Hotels, lounges

Jeremy Taff

While the shortage of on-campus housing this fall will force more incoming freshmen than ever before to stay in hotels and study lounges, now the possibility of living all year in makeshift housing also looms for new students.
Since 1995, when the University started to guarantee housing for every student meeting the May 1 application deadline, freshmen have stayed in what University officials call “expanded housing” until residence hall rooms became available. This year more than 500 freshmen will live in lounges and over-filled residence hall rooms; about 200 of those students will live in a nearby hotel yet to be named.
University housing officials said they are negotiating a contract with neighboring hotels and will announce their choice in the coming weeks.
“Our plan is to move students out of the hotel first,” said Nancy Lee, assistant director for housing and residential life administration. “Then we’ll move students in on-campus expanded housing into their permanent spaces.”
There have already been about 100 less residence hall room cancellations than usual this year, said Laura Chartrand, associate director of housing and residential life.
And due to the increased number of freshmen deciding to stay in University housing, there is a greater possibility than ever before that students might have to live there all year, Lee said.
At the same time, putting up added freshmen in additional spaces will cost the Department of Housing and Residential Life extra cash.
“We’re not gaining any money, we’re losing money,” said Lee. “Students’ room and board fees are the only thing that support this department.”
The rate for a double residence hall room is $865 per quarter. Students forced to stay in study lounges or live with more students than a room’s capacity will receive a discount of about $100 per quarter. Students staying in hotel rooms will pay the same price as the standard residence hall room while having access to all hall amenities, including food services, computer labs and free laundry.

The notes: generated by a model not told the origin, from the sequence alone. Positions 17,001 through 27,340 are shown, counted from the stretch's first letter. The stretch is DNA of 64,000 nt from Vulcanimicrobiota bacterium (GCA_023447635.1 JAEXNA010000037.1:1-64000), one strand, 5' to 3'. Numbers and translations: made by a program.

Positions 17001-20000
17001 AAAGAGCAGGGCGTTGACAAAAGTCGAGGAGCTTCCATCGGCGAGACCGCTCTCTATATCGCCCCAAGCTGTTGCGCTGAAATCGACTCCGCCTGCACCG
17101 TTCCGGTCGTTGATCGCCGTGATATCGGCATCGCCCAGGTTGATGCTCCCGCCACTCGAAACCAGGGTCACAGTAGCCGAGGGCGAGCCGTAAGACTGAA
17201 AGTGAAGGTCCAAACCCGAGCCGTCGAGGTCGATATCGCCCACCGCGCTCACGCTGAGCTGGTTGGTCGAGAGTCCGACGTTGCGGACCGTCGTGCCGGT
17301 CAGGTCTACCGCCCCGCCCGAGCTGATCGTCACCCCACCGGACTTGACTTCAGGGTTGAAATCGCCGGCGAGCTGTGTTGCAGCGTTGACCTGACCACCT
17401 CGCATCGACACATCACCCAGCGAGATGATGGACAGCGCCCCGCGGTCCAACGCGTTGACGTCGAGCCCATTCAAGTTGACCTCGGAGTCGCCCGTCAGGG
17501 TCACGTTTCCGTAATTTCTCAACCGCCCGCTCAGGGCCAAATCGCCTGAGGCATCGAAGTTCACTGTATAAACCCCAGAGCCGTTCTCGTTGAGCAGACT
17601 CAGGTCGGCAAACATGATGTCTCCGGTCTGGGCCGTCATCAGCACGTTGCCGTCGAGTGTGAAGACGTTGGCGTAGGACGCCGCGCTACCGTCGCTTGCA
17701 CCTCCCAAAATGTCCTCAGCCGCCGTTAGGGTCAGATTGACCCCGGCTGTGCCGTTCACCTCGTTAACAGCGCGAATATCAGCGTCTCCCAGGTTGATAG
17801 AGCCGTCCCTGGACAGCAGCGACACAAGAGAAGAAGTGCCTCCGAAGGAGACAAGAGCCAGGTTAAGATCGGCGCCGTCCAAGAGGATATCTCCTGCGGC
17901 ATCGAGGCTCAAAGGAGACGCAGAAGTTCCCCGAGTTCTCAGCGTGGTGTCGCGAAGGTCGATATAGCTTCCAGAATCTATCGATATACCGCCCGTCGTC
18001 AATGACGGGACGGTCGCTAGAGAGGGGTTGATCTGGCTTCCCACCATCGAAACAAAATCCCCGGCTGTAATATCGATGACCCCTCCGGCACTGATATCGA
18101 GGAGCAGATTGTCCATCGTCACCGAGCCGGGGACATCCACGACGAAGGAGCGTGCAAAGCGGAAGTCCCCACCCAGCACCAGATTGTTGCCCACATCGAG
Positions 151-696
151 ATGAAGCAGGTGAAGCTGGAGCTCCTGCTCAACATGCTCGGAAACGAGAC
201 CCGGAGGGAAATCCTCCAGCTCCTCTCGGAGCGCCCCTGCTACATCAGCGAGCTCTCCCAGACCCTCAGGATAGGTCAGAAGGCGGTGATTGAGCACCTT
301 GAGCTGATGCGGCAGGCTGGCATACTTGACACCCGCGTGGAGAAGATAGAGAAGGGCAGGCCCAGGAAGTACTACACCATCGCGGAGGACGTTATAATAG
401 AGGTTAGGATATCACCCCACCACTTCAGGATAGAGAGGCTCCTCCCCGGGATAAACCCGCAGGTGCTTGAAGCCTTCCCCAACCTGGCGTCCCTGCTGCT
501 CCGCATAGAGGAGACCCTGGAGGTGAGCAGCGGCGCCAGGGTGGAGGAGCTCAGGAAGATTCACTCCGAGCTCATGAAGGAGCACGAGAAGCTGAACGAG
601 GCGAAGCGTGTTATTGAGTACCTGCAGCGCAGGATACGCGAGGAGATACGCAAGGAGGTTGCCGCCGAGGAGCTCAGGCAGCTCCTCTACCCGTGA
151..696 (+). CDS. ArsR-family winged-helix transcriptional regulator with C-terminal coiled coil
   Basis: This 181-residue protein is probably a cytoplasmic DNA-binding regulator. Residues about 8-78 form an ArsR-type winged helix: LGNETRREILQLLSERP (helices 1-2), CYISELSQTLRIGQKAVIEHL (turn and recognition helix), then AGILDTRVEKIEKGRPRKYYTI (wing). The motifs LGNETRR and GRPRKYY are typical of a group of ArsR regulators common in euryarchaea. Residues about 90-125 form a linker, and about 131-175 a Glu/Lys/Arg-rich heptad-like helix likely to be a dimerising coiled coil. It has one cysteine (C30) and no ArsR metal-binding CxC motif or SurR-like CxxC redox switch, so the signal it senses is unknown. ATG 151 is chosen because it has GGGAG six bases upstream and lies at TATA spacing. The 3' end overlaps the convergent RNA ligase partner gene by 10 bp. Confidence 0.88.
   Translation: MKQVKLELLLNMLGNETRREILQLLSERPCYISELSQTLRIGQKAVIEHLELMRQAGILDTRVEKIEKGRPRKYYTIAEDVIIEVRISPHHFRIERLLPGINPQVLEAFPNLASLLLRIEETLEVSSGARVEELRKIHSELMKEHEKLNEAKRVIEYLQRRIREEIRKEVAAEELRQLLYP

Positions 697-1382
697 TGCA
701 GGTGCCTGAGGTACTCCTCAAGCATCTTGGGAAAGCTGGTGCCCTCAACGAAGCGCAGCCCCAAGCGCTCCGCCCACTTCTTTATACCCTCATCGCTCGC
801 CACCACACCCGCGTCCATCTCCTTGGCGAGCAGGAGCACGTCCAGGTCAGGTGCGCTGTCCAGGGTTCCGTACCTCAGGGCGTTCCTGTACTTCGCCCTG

“I hope students take a look at what expanded housing space is before they make any judgments,” Chartrand said. “It’s not uncommon for students to request staying in them for the entire year.”
Three types of letters will be sent out this week to the 3,916 freshman that applied for student housing this year. Although there are 4,623 available University housing spaces, returning residents will blackjack freshmen into study lounges and hotel rooms.
The letters inform students they may either accept their guaranteed space at the University or decline and find a place to stay on their own.
Some administrators think University President Mark Yudof and the University 2000 plan to increase the number of incoming freshman living on campus might be working too well.
“It’s great that the University’s on-campus housing is popular among high school seniors and other prospective freshmen,” Wayne Sigler, director of admissions, said. “But at the same time we’re experiencing growing pains.”